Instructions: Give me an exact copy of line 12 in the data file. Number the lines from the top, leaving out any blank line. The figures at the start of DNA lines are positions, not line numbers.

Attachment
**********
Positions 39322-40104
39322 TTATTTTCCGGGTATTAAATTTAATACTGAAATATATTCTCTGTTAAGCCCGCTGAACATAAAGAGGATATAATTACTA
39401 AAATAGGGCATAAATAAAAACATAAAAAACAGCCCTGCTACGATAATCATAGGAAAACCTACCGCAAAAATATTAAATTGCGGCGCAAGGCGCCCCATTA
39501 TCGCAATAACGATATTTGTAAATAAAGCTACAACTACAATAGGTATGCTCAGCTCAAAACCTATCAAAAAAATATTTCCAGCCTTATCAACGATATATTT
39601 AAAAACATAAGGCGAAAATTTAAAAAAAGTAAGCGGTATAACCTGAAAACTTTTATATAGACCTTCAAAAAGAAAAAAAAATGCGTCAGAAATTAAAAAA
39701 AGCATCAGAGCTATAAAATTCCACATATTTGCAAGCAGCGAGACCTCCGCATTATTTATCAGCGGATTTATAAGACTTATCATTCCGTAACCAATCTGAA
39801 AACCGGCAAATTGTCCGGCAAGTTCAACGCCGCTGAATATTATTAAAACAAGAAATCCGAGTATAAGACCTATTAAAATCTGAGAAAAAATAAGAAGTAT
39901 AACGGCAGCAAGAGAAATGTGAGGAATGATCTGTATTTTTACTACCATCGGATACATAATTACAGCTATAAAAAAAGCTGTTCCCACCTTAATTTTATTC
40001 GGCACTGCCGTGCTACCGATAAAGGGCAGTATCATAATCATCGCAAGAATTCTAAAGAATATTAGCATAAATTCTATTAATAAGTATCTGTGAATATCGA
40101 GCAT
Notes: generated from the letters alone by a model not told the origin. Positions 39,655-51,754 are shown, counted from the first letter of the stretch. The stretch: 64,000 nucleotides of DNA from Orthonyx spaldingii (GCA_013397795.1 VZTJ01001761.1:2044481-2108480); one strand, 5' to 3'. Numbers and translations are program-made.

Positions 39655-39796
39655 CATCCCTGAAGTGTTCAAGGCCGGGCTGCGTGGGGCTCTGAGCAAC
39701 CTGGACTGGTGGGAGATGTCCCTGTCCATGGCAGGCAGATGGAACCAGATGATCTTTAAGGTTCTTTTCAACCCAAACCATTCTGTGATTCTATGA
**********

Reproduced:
Positions 39655-39796